Today, the Alabama State Supreme Court ruled unanimously that “the value of the life of an unborn child is no less than the value of the lives of other persons.”
The decision was handed down in the case of Jessie Phillips v. State of Alabama. One of the Justices (Justice Parker) wrote a concurring opinion in which he called on the United States Supreme Court to overturn Roe v. Wade.
“I urge the Supreme Court of the United States to reconsider the Roe exception and to overrule this constitutional aberration,”Judge Parker wrote. He also recommended that the Court “return the power to the states to fully protect the most vulnerable among us.”
The case involves Jessie Phillips, a man who murdered his wife while she was pregnant with their preborn child. Phillips was sentenced to the death penalty by a lower court but appealed his conviction on the grounds that his six to eight week old child should not be considered a person under Alabama law.
The Alabama Supreme Court Justices vehemently disagreed. Lifesite News has more details:
The Alabama legislature expressly enacted the “Brody Act” 12 years ago to protect pre-born babies. Under the Brody Act, the definition of a “person” includes “an unborn child in utero at any stage of development, regardless of viability.” The Brody Act is consistent with numerous other sections of Alabama law which recognize the equal status of the child in the womb. In his powerful concurring opinion, Justice Parker noted that the old law was changed “with the expressed intent of addressing just the sort of double-murder of which Phillips was convicted.”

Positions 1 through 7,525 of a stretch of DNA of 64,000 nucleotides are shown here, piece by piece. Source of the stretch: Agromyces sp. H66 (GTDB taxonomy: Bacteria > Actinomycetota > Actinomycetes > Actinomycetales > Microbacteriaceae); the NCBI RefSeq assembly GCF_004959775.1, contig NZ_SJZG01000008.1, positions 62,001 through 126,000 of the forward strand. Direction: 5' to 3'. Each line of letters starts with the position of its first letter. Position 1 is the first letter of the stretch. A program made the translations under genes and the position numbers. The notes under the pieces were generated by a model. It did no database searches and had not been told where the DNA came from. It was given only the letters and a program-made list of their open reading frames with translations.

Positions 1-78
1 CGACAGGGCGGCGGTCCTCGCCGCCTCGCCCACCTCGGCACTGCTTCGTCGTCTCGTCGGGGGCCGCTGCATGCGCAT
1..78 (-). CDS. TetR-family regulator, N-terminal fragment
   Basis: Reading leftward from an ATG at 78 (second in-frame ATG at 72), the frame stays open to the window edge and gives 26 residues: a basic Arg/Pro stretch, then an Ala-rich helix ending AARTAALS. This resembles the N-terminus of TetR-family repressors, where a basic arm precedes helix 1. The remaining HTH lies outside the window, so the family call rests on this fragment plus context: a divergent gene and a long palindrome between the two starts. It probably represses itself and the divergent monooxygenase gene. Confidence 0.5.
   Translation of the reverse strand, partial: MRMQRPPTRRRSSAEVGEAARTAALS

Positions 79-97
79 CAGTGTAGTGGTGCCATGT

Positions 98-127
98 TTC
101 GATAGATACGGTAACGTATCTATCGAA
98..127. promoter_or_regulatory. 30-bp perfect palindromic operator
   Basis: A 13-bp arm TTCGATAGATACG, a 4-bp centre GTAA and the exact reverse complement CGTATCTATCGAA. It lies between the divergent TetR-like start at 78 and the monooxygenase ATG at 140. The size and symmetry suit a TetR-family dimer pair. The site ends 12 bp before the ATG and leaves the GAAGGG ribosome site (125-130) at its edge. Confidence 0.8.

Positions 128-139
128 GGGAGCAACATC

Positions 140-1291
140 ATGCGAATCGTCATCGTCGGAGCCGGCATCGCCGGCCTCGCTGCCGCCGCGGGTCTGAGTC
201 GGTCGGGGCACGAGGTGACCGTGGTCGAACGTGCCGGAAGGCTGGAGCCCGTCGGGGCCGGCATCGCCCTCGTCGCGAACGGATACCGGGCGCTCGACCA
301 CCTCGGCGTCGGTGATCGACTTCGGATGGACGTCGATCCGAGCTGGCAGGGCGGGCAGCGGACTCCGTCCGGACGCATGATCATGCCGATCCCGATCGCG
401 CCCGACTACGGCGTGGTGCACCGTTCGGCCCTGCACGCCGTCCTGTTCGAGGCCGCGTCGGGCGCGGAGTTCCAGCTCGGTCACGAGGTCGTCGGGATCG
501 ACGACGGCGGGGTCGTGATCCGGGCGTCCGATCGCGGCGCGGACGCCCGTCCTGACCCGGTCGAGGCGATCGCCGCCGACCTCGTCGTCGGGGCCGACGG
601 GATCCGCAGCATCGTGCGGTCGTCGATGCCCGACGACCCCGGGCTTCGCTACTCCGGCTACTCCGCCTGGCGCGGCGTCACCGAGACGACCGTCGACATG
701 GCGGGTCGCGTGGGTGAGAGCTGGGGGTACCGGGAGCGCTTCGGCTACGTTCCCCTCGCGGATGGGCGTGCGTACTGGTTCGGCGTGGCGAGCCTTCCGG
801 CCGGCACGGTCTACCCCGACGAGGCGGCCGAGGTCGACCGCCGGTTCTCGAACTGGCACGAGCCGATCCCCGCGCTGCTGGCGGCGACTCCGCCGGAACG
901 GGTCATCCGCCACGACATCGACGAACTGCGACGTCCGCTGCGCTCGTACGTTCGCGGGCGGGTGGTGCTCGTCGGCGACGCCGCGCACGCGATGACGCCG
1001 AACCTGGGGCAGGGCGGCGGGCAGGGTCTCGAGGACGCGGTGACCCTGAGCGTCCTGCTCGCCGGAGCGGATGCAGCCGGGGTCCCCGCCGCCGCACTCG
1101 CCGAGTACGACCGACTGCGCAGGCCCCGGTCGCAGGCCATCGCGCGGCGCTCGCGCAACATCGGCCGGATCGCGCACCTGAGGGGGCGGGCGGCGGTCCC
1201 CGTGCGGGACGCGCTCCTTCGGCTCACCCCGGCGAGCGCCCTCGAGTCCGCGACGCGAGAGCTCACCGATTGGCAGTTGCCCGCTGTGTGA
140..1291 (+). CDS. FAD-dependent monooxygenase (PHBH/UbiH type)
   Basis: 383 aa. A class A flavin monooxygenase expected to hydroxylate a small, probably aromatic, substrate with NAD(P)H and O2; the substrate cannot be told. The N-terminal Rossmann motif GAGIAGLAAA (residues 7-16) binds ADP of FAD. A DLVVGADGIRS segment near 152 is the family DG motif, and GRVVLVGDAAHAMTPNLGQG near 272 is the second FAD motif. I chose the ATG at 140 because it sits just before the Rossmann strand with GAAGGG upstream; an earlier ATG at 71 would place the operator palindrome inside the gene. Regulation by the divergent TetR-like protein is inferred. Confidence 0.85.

The national significance of this case cannot be understated, since the question of personhood has been the lynchpin to the so-called right to abortion, ever since Justice Blackmun erroneously wrote in Roe v. Wade that children in the womb are not persons and therefore not entitled to any of the fundamental constitutional protections.
Responding directly to Roe’s flawed ruling, the Alabama Supreme Court unanimously ruled that “unborn children are persons entitled to the full and equal protection of the law.”
Justice Parker, one of the court’s most vocal pro-lifers, wrote a separate concurring opinion specifically to emphasize how broadly and consistently the law and judicial decisions in Alabama and around the Country protect the rights of unborn children, and to contrast that with “the continued legal anomaly and logical fallacy that is Roe v. Wade.”
Justice Parker wrote in his concurring opinion, “It is my hope and prayer that the United States Supreme Court will take note of the crescendoing chorus of the laws of the states in which unborn children are given full legal protection and allow the states to recognize and defend the inalienable right to life possessed by every unborn child, even when that right must trump the ‘right’ of a woman to obtain an abortion.”